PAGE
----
More acidic, less fertile and less oxygen-rich: Effects of climate change on the Mediterranean Sea

Acidification, depletion of oxygen, nutrients and planktonic microorganisms at the base of food chains. Phenomena that would shape the Mediterranean Sea at the end of this century, according to a new study by the National Institute of Oceanography and Experimental Geophysics - OGS - in collaboration with the Euro-Mediterranean Centre Foundation on Climate Change - CMCC. The study was recently published in Biogeoscience.

The research assesses the impact of climate change on Mediterranean marine ecosystems in the mid to late 21st century using high-resolution projections of the physical and biogeochemical state of the basin. The research group analysed the response of Mediterranean marine ecosystems to two different CO2 emission scenarios.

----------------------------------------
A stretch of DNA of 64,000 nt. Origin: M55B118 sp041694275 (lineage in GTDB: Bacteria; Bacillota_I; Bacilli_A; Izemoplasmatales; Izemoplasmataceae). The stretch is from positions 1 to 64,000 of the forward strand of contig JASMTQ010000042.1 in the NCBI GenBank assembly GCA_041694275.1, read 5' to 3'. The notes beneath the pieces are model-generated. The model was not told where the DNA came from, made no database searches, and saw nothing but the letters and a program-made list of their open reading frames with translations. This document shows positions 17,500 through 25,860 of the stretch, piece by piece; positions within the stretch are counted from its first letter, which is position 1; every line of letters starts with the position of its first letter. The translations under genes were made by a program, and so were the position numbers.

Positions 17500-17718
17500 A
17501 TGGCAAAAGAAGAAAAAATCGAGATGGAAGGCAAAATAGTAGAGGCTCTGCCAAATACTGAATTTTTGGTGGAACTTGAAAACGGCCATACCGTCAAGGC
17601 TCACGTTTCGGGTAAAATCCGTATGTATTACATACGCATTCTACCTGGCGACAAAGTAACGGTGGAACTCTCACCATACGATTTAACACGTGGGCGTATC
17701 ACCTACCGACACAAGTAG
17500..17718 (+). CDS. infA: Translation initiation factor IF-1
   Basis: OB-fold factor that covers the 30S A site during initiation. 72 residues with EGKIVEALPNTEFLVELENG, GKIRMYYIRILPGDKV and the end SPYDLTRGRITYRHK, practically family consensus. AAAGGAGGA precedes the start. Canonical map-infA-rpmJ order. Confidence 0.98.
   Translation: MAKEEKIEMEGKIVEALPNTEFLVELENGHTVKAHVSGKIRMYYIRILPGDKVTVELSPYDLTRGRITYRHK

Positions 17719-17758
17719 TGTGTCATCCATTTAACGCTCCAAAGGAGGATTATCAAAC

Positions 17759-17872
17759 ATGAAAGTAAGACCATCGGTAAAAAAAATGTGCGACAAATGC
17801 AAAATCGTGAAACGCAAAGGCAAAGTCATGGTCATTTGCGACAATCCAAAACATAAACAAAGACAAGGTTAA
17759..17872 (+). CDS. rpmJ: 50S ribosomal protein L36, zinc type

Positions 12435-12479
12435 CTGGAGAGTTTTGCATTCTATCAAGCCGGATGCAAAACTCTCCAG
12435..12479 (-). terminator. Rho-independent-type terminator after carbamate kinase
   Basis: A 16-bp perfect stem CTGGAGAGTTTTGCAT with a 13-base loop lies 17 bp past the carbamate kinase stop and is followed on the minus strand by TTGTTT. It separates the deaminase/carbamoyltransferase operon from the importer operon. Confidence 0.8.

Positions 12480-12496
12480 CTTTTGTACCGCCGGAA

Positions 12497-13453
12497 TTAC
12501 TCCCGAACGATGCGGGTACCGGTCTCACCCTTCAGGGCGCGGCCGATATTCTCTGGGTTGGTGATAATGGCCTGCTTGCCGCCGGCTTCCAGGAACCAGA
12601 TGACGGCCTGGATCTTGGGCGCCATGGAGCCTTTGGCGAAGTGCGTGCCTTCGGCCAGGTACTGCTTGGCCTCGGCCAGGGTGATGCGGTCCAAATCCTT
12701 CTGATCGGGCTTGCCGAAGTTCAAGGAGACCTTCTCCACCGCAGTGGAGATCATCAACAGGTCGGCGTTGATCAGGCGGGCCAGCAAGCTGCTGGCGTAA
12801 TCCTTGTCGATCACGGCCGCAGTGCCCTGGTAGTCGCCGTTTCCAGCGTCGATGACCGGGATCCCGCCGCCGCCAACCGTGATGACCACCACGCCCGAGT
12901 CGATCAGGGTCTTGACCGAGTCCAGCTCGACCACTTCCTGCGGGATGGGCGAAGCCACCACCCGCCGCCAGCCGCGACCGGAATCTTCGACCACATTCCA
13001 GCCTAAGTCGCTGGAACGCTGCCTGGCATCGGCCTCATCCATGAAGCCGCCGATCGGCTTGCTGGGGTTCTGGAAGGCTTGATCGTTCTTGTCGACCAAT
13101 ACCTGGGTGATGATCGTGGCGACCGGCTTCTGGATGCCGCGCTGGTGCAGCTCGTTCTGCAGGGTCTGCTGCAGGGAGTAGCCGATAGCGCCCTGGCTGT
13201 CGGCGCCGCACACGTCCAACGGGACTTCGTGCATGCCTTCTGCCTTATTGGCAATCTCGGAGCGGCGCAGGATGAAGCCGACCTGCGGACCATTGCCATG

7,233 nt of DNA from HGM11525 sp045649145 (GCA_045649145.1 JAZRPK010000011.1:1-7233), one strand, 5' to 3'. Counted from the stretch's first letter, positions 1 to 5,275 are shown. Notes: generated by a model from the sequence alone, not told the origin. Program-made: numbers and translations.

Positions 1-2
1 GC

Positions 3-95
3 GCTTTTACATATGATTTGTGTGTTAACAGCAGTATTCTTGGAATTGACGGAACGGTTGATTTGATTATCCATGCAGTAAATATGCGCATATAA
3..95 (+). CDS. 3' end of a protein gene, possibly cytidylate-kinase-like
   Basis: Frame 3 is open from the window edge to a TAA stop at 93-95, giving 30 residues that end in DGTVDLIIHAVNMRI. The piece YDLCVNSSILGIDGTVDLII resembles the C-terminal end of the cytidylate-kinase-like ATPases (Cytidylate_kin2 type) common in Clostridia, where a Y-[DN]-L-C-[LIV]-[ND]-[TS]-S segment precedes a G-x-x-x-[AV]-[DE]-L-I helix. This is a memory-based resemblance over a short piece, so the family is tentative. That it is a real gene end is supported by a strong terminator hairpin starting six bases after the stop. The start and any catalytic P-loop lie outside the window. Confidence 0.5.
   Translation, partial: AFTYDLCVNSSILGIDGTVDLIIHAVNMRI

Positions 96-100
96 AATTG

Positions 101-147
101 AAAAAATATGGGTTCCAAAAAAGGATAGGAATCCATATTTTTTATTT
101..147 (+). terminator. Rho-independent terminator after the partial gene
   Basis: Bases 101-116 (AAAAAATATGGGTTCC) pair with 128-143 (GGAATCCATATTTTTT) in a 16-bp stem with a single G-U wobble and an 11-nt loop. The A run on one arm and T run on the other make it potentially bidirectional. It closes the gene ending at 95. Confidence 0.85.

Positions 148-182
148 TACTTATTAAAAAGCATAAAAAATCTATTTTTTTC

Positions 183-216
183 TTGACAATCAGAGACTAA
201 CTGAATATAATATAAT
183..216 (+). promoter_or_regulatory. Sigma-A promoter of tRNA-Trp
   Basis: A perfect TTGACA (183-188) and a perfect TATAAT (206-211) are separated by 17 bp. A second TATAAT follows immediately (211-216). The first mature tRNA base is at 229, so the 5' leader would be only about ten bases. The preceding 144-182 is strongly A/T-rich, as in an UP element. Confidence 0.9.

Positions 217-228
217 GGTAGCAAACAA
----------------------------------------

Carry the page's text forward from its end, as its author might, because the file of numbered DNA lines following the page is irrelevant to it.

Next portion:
The worst-case scenario simulates an uninterrupted rise in atmospheric CO2 concentrations to as high as 1200 parts per million (ppm) by the end of the century. The most optimistic scenario foresees a reduction in emissions and thus a stabilisation of CO2 levels in the atmosphere around 500 ppm. The two climate simulations confirm and extend the results already produced in recent years by the OGS marine systems modelling group and foresee a Mediterranean Sea that becomes warmer and is characterised by a general decrease in nutrient and oxygen levels in the surface and middle layers of the hips. In addition, the water column will become more acidic due to the uptake of CO2 from the atmosphere, which is consistent with projections on a global scale.
A result that supports the idea that reducing CO2 emissions would effectively mitigate the effects of climate change.